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What Could Further Corrections
in Equities Hold for Precious Metals?

By Charles de Meester
Metals Focus

Equities have had a tough past few days. Market wobbles started early last week, following new all-time highs reached by both the DJIA and S&P 500 indices. Prices started trending down, until a mini-meltdown emerged towards the end of Monday’s trading session. That day alone, the two US indices suffered peak-to-trough losses of around 1,600 and 125 points respectively; on Tuesday, US equity markets opened yet lower. Nor was this limited to the US; round the world, most equity markets were in the red.

The correction in equities is arguably not surprising. After all, their prices have rallied relentlessly since they bottomed shortly after the Lehman crisis. At its recent peak, the S&P 500 had more than quadrupled from its post-crisis trough. Moreover, in the face of the US liquidation, contagion to other equity markets is also to be expected. The past couple of years have seen a broadly synchronised rally across most equity markets as well as bond and credit markets.

Lastly, it should be stressed that this is not the first sizeable correction during the past few years’ rallies. Indeed, with the exception of 2013, the S&P 500 has suffered corrections that saw it break below its 200-day moving average every year this decade. In our view, however, this time should be different. In contrast to what has been the case over the previous few years, market consensus is increasingly cautious towards equities.

Our own field research suggests that professional investors have had concerns towards equity valuations for some time now, but were loath to trade against such a strong trend. This has been a key headwind for gold and other precious metals investment demand during recent years. If this latest correction is interpreted as having set the cycle peak, a growing number of portfolio managers may decide (to some extent) to rotate away from equities, driving further losses.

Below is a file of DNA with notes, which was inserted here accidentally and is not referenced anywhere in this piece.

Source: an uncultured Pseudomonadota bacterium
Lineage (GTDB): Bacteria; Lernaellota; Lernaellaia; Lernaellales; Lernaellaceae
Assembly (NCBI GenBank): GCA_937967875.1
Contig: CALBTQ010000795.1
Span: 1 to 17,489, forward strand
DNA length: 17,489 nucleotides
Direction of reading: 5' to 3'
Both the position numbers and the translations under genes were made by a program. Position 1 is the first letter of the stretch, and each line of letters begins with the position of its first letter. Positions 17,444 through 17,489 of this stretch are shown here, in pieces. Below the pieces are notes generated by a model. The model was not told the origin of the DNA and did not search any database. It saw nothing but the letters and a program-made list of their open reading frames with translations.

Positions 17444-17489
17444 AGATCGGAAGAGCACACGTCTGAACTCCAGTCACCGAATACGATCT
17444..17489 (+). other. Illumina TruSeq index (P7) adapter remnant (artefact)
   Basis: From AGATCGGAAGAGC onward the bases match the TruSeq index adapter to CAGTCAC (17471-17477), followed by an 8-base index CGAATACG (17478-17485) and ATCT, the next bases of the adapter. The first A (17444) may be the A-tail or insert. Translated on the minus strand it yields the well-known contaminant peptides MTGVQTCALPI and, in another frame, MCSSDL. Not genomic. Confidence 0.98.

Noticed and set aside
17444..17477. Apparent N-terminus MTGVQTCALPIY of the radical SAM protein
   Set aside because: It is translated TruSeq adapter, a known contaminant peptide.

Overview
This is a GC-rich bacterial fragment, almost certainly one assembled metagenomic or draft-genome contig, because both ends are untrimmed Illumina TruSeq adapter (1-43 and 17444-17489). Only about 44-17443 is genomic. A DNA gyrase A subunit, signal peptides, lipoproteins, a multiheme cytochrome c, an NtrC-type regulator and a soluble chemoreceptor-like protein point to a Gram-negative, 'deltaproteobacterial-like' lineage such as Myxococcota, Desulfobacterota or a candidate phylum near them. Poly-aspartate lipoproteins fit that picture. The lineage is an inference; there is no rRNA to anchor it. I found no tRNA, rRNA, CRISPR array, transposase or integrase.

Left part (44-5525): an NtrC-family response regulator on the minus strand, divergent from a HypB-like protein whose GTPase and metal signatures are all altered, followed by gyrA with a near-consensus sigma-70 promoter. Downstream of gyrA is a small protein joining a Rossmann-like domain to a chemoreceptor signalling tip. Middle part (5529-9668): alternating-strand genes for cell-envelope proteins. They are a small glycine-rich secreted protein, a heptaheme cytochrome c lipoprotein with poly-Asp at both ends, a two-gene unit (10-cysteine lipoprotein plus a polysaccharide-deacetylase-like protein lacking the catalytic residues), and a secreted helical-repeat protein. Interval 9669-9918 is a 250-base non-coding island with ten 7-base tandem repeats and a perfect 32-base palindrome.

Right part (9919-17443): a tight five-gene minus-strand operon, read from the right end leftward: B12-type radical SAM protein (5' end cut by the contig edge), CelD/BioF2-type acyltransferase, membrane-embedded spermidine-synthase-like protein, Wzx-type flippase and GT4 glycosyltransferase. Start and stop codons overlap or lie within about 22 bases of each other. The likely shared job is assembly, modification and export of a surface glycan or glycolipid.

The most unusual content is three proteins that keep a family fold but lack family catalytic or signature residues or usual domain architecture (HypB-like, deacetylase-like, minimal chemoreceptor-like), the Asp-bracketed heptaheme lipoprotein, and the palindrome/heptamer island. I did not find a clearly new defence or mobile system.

What could all this hold for precious metals? On Monday, in the face of heavy equity price losses, gold’s safe haven attributes started to emerge, fuelling a $10 rally in the yellow metal. However, this proved to be short-lived and these gains were quickly given up. Looking ahead, in the immediate aftermath of any further corrections, we may see gold also suffer losses, as investors sell liquid assets across the board, to cover margins or to fund redemptions. Such pressure will no doubt also spread to other precious metals.

Further ahead, however, we believe that a possible end to the equity price rally would prove positive for gold investment and, by implication, also prices. As expectations of stock market gains become limited, we believe that investors will begin to look for other sectors to reinvest part of their portfolio. With bonds and credit also richly priced, less crowded markets, among then gold, could benefit from this. Indeed, the likelihood of an equity market correction has been the key assumption behind our constructive outlook for the gold price this year.

Such upside for the yellow metal would likely also fuel gains in silver and platinum. We would expect the former to potentially outperform gold. In part this reflects its traditional high-beta relationship with the yellow metal. Moreover, the global economic recovery that is underway should also eventually boost the appeal of silver’s industrial metal attributes. In contrast, platinum could struggle to keep up with gold, in the face of its own lacklustre fundamentals. Lastly, palladium, the best performer among major precious metals, should come under further pressure, given its traditional positive correlation with equity prices.

Editor’s Note: Charles de Meester is a founding partner of Metals Focus, one of the world’s leading precious metals consultancies,

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